Preah Sihanouk police are labeling as “defamatory” a complaint that sought the rescue of a group of workers confined in a Sihanoukville compound, even after officers responded and helped 10 people leave the job.
Preah Sihanouk police chief Chuon Narin said on Monday those people who were removed from the compound “were working, so this is not confinement,” and he wanted the public to “not be shocked.”
Police have now turned their attention to finding the complainant so they can “cooperate,” Narin said.
A complaint handed to the Preah Sihanouk provincial administration on July 17 and since shared online requested the intervention of authorities to help 13 workers leave a Sihanoukville casino compound where they were detained. The complaint attached 13 passports to aid in the rescue.
The 33-year-old complainant, who included his name and address, added that his friends in the group had told him that the police had already come to try to rescue them from the casino, but bosses had threatened them to say they were not being detained. The complainant said he therefore took the case up to the governor.
Narin, the provincial police chief, disputed the characterization of the workers’ situation as confinement.
“Today I want to give information to the public to not be shocked and have doubt,” he said in a press conference on Tuesday.
Police initially went to the casino after receiving information on their hotline. “When we went down there, this case was not true, the defamatory complaint about confinement. And we could not find the person who filed the complaint to the hotline.”
Later, police received the written complaint via the provincial administration. “We went down there and there were some people who were working, so this is not confinement or another issue.”
Nevertheless, police helped 10 of the 13 workers leave the compound. The three others wanted to keep working, Narin said.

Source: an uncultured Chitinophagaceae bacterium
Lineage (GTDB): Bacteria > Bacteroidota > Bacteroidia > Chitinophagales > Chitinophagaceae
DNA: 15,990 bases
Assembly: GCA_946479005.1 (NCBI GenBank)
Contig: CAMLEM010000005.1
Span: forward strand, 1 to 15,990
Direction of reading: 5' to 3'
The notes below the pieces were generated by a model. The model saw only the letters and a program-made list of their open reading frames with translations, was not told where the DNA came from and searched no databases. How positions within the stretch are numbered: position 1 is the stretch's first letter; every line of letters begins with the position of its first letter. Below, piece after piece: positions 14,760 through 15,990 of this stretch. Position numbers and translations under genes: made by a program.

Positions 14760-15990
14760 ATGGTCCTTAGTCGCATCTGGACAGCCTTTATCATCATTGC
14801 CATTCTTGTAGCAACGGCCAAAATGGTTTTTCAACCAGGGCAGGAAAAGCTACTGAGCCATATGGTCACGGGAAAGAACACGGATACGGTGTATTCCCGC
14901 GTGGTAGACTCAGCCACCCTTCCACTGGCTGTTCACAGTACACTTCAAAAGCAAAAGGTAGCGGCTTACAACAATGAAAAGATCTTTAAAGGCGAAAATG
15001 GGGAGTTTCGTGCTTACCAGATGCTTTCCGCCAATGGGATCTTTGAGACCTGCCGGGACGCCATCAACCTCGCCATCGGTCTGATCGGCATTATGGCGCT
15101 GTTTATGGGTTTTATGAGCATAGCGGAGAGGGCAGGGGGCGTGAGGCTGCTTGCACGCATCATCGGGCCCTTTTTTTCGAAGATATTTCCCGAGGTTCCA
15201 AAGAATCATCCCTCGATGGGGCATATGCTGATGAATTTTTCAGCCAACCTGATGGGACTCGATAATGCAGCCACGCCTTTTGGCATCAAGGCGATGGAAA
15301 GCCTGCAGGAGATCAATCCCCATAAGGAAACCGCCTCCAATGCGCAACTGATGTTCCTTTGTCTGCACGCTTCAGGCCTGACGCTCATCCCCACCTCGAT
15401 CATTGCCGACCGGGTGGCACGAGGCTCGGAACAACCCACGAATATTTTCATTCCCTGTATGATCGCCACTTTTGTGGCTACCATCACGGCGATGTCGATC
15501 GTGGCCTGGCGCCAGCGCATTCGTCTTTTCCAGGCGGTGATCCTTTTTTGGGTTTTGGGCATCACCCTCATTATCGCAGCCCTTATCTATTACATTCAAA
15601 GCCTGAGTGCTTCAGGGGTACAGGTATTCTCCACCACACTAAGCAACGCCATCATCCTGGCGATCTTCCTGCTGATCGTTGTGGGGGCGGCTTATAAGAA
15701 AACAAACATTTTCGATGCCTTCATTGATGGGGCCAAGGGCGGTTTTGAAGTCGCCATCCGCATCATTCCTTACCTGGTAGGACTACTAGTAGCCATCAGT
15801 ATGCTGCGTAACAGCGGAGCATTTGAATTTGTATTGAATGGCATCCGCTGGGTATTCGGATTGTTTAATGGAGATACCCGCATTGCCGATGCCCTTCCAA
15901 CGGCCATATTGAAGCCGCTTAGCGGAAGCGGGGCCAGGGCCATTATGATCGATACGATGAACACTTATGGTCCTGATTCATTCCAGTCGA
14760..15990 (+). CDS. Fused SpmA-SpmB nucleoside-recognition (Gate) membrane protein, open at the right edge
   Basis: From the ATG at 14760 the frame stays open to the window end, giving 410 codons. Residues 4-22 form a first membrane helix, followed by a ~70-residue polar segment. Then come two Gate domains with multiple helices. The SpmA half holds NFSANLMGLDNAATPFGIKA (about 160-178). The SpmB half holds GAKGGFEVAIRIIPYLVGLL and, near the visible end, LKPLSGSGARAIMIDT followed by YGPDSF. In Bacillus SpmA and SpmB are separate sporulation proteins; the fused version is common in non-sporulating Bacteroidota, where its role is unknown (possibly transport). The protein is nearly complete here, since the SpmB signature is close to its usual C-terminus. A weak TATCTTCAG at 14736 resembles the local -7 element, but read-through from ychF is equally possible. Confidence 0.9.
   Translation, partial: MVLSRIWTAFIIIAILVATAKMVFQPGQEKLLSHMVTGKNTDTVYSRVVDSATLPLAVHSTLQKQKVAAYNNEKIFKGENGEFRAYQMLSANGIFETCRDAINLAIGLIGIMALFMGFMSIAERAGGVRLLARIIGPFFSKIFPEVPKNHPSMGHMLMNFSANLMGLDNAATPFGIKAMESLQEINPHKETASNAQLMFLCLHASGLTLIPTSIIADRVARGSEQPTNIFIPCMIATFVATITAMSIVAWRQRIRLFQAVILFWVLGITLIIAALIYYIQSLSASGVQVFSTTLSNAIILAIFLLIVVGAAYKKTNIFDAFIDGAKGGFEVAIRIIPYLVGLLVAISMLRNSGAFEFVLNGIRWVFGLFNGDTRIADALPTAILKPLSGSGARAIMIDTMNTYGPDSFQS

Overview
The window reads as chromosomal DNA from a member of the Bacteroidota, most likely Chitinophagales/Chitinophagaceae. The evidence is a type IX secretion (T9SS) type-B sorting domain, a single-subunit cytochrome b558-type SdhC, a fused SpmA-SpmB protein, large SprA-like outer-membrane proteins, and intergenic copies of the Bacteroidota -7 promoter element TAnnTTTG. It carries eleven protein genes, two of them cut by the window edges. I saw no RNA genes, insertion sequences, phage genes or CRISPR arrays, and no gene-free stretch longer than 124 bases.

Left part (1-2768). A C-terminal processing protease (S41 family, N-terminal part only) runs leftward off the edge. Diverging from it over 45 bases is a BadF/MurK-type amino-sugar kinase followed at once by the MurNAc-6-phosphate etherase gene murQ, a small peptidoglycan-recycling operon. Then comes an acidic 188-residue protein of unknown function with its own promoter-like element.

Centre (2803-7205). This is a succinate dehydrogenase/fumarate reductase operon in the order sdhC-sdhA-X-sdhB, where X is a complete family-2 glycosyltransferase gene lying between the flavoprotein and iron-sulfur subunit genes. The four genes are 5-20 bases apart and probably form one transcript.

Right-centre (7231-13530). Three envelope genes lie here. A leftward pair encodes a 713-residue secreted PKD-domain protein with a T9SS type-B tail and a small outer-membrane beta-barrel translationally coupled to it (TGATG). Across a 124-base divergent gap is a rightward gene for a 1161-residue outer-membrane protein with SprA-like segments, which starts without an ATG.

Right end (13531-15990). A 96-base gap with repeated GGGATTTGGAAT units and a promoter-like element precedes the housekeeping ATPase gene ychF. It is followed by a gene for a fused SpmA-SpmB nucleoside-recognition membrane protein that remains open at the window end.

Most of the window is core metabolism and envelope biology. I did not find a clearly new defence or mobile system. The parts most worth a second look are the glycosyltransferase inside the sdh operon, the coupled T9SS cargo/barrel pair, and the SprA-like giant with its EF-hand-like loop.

“When we arrived at the location in cooperation with a prosecutor, this was not confinement and some of them wanted to leave,” Narin said. “So now for the 13 people we invited them and 10 people volunteered to come to the provincial police headquarters.”
The 10 were now under the care of authorities, Narin said, adding that the force was now looking to find the complainant.
“I need to meet with the complainant and want to know his intentions,” he said. “So far I am still waiting.”
Provincial spokesman Kheang Phearum said at the same press conference that the authorities tried to resolve all complaints it received — despite repeated reports of entrapped workers struggling to get help. Reporters who have accompanied friends’ and volunteers’ rescue attempts saw repeated pleas to police lead to little action or even prosecution against a worker seeking help.
“There is no detention, it is just they do not allow him to get out,” one commune police officer previously said.
Phearum, however, said there were many avenues to get help, and for “almost all crimes, the provincial administration and relevant authorities have gone down to solve on time, while for remaining cases our authorities continue to pursue them to crack down.”